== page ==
New York Times reporter Nicholas Kristof has apparently based himself on the border of Sudan and the new state of South Sudan as the two states seem to be moving closer to war. This is nothing new of course, South Sudan was formed because of the near 30-year civil war being fought in Sudan, only now it will be a “real” war since South Sudan is an official state these days.
Kristof’s reporting thus far reveals that little has changed in Sudan over the past half-century or so. The nostalgia is far from heartwarming. Over this period, the Arab regime in Khartoum has been systematically ridding the land of its black African residents in order to gain control of fertile farmland and also vital oil-rich regions. They began with the South, whose residents follow mostly Christianity or various African pagan religions, then they moved to the mostly Muslim region of Darfur and they are apparently now using the same policy in the Nuba mountains.
Bombings, ground attacks and sexual violence — part of Sudan’s scorched-earth counterinsurgency strategy — have driven hundreds of thousands of people from their homes in South Kordofan, the Sudanese state where the Nuba Mountains are located. In some ways, the brutality here feels like an echo of what Sudan did in Darfur, only now it is Nubans who are targets.
“They said that they want to finish off the black people; they said they want to kill them all,” recalled Elizabeth Kafi, a 22-year-old Nuban who said she was kidnapped in December by Sudanese uniformed soldiers. She and others say that the mostly Arab Sudanese soldiers scorn Nubans partly for their darker skin, partly because some are Christian, but mostly because many Nubans back an armed uprising against decades of Sudanese misrule. In 23 days of captivity, she said she saw the soldiers use guns to execute several Nuban men, including her grandfather and brother-in-law. She described watching soldiers gang rape and then cut the throat of a young Nuban woman, and also stab to death the woman’s 3-year-old son.
What is even worse is what happens to those who flee. If they don’t get absorbed into the UNHCR hell-holes surrounding Sudan, they walk north, trying to reach a safe haven in Israel. On the way, they have to go through the Sinai, where many are kidnapped and ransomed by the local Bedouins and they are quite literally hunted by the Egyptian army, who shoot African refugees on sight.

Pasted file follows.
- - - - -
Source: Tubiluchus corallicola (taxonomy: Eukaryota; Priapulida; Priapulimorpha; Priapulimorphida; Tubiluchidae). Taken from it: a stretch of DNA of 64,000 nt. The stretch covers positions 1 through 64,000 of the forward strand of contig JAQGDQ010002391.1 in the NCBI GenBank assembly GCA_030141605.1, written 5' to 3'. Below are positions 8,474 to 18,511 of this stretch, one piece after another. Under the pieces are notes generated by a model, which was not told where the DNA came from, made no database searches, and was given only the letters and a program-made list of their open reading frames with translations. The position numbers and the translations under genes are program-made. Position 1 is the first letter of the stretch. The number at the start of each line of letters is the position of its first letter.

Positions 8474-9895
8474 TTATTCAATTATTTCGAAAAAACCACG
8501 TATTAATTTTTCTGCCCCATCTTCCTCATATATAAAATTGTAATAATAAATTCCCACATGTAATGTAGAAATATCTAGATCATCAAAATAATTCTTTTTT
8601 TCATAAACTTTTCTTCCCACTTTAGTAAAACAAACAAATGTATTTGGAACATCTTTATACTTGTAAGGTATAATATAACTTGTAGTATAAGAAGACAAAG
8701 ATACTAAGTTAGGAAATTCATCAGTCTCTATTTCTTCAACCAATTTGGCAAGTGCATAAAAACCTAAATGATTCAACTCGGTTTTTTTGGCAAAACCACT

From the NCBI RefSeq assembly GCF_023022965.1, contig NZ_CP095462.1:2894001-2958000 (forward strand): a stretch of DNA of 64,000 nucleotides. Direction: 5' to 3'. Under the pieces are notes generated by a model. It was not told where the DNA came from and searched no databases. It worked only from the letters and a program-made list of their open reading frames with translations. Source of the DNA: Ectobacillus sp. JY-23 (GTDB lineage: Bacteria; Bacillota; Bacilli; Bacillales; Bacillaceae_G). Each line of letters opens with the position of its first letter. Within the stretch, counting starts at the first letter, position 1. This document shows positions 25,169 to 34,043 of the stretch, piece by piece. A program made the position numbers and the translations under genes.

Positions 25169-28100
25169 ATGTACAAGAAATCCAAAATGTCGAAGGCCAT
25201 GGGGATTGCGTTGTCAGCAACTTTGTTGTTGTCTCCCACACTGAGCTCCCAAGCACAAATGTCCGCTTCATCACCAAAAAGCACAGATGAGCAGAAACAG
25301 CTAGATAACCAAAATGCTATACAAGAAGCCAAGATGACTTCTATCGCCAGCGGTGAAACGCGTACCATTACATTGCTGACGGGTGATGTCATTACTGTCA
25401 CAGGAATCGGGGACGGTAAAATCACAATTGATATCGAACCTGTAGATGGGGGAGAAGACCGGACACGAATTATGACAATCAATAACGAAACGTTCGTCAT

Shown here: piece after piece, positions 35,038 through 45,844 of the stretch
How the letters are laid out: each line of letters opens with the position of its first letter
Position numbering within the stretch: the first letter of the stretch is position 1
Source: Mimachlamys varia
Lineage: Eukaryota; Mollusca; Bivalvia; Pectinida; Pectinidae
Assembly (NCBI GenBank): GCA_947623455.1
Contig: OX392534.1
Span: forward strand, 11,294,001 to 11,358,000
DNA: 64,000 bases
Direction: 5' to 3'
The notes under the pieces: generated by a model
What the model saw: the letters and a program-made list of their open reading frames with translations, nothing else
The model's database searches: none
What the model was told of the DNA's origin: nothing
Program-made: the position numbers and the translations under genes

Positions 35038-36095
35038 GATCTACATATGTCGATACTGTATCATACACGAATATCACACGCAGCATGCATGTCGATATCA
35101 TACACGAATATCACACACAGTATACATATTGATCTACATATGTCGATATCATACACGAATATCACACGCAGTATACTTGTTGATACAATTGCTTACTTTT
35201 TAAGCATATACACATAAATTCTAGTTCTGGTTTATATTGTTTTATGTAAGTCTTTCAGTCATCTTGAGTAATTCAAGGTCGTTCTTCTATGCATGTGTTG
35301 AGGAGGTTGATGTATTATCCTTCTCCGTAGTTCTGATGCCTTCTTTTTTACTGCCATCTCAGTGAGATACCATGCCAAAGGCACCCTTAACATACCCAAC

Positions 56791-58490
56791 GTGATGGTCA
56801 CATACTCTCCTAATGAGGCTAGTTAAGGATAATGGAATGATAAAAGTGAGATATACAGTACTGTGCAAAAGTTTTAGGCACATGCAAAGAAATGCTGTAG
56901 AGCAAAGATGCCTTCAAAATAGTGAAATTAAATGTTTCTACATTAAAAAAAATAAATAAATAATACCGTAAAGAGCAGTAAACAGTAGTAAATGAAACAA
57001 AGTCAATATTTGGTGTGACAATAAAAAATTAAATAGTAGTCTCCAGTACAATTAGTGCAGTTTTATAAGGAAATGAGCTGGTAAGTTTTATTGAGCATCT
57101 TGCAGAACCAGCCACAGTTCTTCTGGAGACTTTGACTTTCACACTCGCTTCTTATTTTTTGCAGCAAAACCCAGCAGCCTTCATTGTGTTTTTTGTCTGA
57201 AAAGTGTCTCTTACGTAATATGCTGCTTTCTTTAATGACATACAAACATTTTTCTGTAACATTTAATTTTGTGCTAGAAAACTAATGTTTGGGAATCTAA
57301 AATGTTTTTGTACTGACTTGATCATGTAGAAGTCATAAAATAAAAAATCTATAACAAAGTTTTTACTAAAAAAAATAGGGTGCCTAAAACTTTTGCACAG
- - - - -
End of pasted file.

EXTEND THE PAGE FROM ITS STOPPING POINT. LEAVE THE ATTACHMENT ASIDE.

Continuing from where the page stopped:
Diaa Hadid has written a very confronting investigation into what these people face during their journeys.
TEL AVIV, Israel (AP) — The young man from Sudan holds his arms close to his sides, as if still at the mercy of smugglers who he says poured hot melted plastic over his back, whipped him with wires and beat him with sticks as he lay face down and naked.
He pulls up his shirt to reveal scars that crisscross his arms, back and stomach.
Mutasim Qamrawi is among a growing number of African migrants reporting they were tortured in Egypt’s Sinai desert by smugglers despite promises to sneak them into Israel, where they hoped to find freedom and a decent job. The smugglers then extorted the migrants’ families for more money.
“You sit in your own grave until you can get the money. That is the only way to leave – or death,” said Qamrawi, 22, who was held in captivity for four months.
Human rights advocates say the situation is worsening, because smugglers are using harsher torture methods and demanding more money – as much as $40,000.
What is happening in Sudan is no Holocaust, it is not nearly as industrialised or systematic as the Nazi genocide. The Nazis aimed to eradicate the Jews from the planet, whereas the Sudanese Arabs are more showing callous indifference to a group of people of a different race who live on land that they want for themselves. That said, there are few arguments to make that eradicating the black Africans living on valuable land in Sudan does not amount to genocide. Sudanese president Omar al-Bashir was indicted for genocide by the ICC in 2009 and has been flaunting this indictment ever since.
Of course, none of this raises an eyebrow because, as I have written before, the world does not care about black Africans. They fall at the bottom end of the spectrum in terms of value of human life. If Jews are really serious about “never again”, this is not a situation that we can ignore in good conscience. Don’t let the world stand by as the Sudanese genocide continues.